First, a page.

- Santa Fe, NM will deliver new 64-gallon recycling carts to approximately 30,000 customers this month in an effort to replace smaller carts and boost recycling efforts citywide, as reported by Santa Fe New Mexican.
- The city will accept aluminum, paper and plastics in the carts, but will no longer accept glass in order to save on costs and eliminate safety hazards.
- In addition to the carts, the city has also invested in seven new automated collection trucks to replace trucks that required manual loading. This move will eliminate five temporary positions for manual lifters.
With these changes, Santa Fe is following a national trend of eliminating glass from curbside collections. Santa Fe Environmental Services Division Outreach Coordinator Adam Schlachter explained to the New Mexican that a 2015 contract with Friedman Recycling Co. has limited the city's ability to collect glass, however residents are still able to drop glass off at four sites across the city. A similar situation in Knoxville, TN is actually proving extremely successful, as drop-off centers have seen a 63% increase in volumes since Jan 1. Houston, Nashville, New Orleans and other cities have also adopted this trend.
Although glass has been eliminated from curbside collections, the city has expanded its recycling capacity in other ways since entering its contract with Friedman Recycling. In the summer of 2015, Santa Fe began accepting cereal boxes, egg and milk cartons, drink boxes and other miscellaneous items at the curb and at collection sites. These decisions have been made largely based on costs, with Schlachter noting that the city's top priority is to ensure "it doesn’t cost us any more to recycle than it would to build more capacity at the landfill."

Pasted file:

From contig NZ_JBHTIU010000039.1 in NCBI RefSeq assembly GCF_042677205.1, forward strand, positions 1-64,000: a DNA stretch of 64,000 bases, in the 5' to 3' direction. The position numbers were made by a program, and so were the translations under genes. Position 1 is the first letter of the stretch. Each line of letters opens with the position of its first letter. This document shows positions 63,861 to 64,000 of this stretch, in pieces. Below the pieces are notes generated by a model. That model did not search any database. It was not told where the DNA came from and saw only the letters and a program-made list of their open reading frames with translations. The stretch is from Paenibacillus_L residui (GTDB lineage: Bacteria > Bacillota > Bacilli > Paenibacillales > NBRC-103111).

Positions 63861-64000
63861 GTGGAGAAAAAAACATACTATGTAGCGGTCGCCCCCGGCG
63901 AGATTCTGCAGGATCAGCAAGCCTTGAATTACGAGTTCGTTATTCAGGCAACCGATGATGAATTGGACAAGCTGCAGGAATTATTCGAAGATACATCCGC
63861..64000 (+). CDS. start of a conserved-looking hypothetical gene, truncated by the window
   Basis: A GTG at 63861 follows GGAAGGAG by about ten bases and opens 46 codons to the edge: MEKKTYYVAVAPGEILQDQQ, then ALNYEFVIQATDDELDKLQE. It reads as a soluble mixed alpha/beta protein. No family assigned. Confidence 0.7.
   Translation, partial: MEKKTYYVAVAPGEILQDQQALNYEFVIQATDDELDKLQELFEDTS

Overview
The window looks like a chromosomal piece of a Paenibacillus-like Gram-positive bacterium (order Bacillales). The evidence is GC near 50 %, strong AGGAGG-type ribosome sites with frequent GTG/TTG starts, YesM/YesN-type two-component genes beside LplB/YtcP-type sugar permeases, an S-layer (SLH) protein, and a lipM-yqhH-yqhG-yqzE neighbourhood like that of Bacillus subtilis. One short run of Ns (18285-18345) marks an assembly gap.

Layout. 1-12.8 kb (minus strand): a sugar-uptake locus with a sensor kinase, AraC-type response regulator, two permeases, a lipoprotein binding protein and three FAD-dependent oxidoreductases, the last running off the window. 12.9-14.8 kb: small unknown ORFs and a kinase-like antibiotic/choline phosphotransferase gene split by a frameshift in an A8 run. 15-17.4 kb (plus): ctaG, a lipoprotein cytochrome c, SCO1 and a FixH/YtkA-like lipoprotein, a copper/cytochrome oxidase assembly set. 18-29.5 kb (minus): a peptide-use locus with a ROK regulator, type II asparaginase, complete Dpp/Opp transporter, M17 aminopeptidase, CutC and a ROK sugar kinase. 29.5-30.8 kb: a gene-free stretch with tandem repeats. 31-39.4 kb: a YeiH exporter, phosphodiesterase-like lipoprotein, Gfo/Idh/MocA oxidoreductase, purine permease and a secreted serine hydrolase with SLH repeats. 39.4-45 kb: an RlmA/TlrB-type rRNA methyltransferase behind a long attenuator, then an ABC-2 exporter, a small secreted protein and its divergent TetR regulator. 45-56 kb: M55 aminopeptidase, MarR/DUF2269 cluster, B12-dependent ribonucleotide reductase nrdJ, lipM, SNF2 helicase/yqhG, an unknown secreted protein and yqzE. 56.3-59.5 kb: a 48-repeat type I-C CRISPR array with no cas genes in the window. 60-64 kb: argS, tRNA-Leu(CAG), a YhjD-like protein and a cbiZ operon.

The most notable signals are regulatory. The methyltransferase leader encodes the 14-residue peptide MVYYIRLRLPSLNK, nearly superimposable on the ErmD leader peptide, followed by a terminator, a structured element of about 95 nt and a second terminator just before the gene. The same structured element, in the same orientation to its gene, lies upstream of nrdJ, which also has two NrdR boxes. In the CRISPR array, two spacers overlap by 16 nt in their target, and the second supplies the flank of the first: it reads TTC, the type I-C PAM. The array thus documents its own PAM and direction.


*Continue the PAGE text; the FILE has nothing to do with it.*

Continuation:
The costs of seven new collection trucks will surely hit the city's budget hard, however the result of fewer employees on a payroll and reduced safety risks may be worth it. The trend of automated collections has also allowed for a new pool of driver applicants across the industry, and while there is a definite learning curve that comes with operating the automated trucks, they're proving to be increasingly popular in most regions across the country.